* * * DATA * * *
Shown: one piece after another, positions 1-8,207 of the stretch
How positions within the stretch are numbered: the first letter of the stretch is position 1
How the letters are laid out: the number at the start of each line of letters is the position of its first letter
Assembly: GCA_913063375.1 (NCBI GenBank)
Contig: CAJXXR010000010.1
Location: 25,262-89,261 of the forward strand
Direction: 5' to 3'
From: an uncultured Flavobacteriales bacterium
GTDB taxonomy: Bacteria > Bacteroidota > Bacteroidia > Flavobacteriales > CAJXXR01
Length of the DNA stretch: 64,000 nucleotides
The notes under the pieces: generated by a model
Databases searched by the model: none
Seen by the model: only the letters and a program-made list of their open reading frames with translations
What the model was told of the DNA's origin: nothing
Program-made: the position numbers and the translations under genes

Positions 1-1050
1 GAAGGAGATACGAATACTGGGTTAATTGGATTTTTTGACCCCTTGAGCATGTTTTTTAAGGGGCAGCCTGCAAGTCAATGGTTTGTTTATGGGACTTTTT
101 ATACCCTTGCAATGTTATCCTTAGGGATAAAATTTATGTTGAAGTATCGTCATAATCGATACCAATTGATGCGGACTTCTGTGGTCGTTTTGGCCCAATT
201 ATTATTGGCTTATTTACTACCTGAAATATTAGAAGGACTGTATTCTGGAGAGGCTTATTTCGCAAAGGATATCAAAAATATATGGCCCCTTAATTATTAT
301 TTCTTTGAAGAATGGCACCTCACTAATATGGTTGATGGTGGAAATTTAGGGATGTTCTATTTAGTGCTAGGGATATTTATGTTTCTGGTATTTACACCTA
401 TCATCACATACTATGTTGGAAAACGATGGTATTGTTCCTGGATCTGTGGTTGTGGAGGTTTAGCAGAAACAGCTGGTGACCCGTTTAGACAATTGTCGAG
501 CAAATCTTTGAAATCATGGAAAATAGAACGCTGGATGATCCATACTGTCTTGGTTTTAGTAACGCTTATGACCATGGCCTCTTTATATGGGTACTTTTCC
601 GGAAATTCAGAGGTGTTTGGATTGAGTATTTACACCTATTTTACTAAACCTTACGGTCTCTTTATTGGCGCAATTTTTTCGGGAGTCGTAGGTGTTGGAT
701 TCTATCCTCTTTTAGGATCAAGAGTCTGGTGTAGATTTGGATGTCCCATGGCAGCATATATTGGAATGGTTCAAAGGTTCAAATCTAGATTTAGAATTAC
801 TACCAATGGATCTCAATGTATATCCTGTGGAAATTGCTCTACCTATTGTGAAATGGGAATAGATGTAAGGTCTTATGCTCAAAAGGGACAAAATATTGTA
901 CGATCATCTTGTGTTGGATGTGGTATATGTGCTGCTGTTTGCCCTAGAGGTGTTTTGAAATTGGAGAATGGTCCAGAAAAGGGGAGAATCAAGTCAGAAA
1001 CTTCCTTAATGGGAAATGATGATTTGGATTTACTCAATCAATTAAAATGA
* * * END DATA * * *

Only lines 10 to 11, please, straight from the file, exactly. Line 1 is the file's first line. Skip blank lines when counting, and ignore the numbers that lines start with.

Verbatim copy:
Length of the DNA stretch: 64,000 nucleotides
The notes under the pieces: generated by a model